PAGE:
Throughout the period of my separation and divorce, I kept asking myself, “If I find this so difficult and painful, what must my clients feel like?” I have always taken a holistic approach when servicing clients as a lawyer and actively encouraged clients to seek help from other professionals like, life coaches, counsellors and psychotherapists to help them manage their emotions and to secure much needed support and motivation.
There was a clear shift in my consciousness having walked in the shoes of my clients and experienced first-hand the trauma and heartbreak of separation and divorce.
Many of my marital challenges and problems felt like they were insurmountable at the time and some, unforgivable. However, as I have grown older and become a little wiser, I have come to realise that it is in gratitude, forgiveness and letting go of grievances, past ‘wrong-doings’ and the ‘blame-game’ that we find salvation and a sense of freedom and joy.
Learning to accept situations, trusting the process and surrendering was life changing for me. I am grateful for every challenge, not just in my marriage, but throughout my life and career. These challenges have given me great gifts and lessons. The gift of resilience, grit, tenacity, self- belief, self-worth and the gift of life itself as most of us do not ‘live’ in the true sense, we simply ‘exist’.
It is not until you get out the other end of a painful breakup and find yourself again, and give yourself permission to live (in the true sense) that you recognise, you were in fact not ‘living’ but just ‘existing’ previously. We all lose our identity and true self when we get caught up in the drama of the three dimensional world. Such life experiences and adversities can help us find the magic of the multi-dimensional and meta-physical world where we find peace, joy and salvation.
As a result of all my life experiences to date (the good, the bad and the ugly!) I am who I am today. A brave, bold, courageous and tenacious woman who is willing to take risks and follow her passion, heart and calling. In March 2021 I decided to give up my long-standing 27-year career as a divorce lawyer as it no longer resonated with me and was not aligned to my core values.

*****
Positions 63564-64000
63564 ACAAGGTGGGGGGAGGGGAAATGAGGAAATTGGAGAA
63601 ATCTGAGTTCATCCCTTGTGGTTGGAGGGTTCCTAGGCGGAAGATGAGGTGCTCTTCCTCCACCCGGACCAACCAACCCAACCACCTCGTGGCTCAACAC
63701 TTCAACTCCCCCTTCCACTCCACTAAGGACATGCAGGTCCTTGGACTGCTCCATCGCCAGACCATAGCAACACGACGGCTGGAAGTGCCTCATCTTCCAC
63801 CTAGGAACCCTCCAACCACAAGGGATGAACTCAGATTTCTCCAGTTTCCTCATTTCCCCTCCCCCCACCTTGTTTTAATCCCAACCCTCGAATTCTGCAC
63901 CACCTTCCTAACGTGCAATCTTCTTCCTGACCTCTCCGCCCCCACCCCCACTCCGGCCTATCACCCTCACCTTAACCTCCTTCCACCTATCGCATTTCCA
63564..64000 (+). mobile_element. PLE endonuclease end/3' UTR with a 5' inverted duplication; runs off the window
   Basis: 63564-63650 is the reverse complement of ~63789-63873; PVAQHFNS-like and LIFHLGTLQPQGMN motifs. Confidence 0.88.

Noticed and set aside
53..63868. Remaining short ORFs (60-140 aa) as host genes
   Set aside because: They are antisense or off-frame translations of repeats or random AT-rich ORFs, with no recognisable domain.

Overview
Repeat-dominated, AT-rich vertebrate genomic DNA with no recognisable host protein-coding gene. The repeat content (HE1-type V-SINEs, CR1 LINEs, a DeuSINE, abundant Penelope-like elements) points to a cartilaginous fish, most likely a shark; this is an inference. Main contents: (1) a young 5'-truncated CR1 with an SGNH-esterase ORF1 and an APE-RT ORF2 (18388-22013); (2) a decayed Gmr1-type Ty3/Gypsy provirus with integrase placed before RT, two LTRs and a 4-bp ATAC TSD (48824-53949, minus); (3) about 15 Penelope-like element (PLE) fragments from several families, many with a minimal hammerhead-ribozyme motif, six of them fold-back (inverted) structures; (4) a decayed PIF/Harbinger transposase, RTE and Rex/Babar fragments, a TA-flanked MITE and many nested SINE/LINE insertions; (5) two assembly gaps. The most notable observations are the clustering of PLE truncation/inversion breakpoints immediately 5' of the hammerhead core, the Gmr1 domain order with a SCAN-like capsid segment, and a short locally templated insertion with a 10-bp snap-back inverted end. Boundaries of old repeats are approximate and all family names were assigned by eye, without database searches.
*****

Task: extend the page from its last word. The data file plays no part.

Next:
My three key watch words and core values are:
1. Integrity - the quality of being honest and having strong moral principles; moral uprightness.
2. Compassion - sympathetic pity and concern for the sufferings or misfortunes of others.
3. Humility - a modest or low view of one's own importance; humbleness.
This online holistic family mediation service birthed out my intention to help separating and divorcing couples who face the same fate and challenges that I have experienced, to guide and support them through stormy times into cheerier days. I bring a wealth of invaluable experience to the virtual mediation table both professionally and personally.
I can help you and your ex-partner achieve a successful and harmonious outcome - preserving your dignity and sanity. Saving you both thousands of pounds in legal costs and more importantly, saving you from the emotional and psychological trauma of long-drawn-out legal negotiations and court battles.
As a third party neutral, I empower separating and conflicted couples to make and take their own informed decisions with pragmatic and visionary guidance from me.
I will provide relevant information, tools and resources needed to reach your own informed resolutions and for preventative strategies. It is my desire and goal to help separating couples to go from being sad, angry and dysfunctional beings into happy, joyful and fully functional beings, post separation and/or divorce – one couple at a time.
The reflective and pragmatic approach to mediation will help parties understand the consequences of their decisions and to take full responsibility for their actions. We all have a choice and free-will and it is the choices we make that determines and shapes our future.
What legacy do you want to leave for your family/children? I knew that I wanted to lead by example and show my children that whilst divorce is painful, it does not have to be toxic, bitter and twisted and we can rebuild a new, happier model of family life and reality.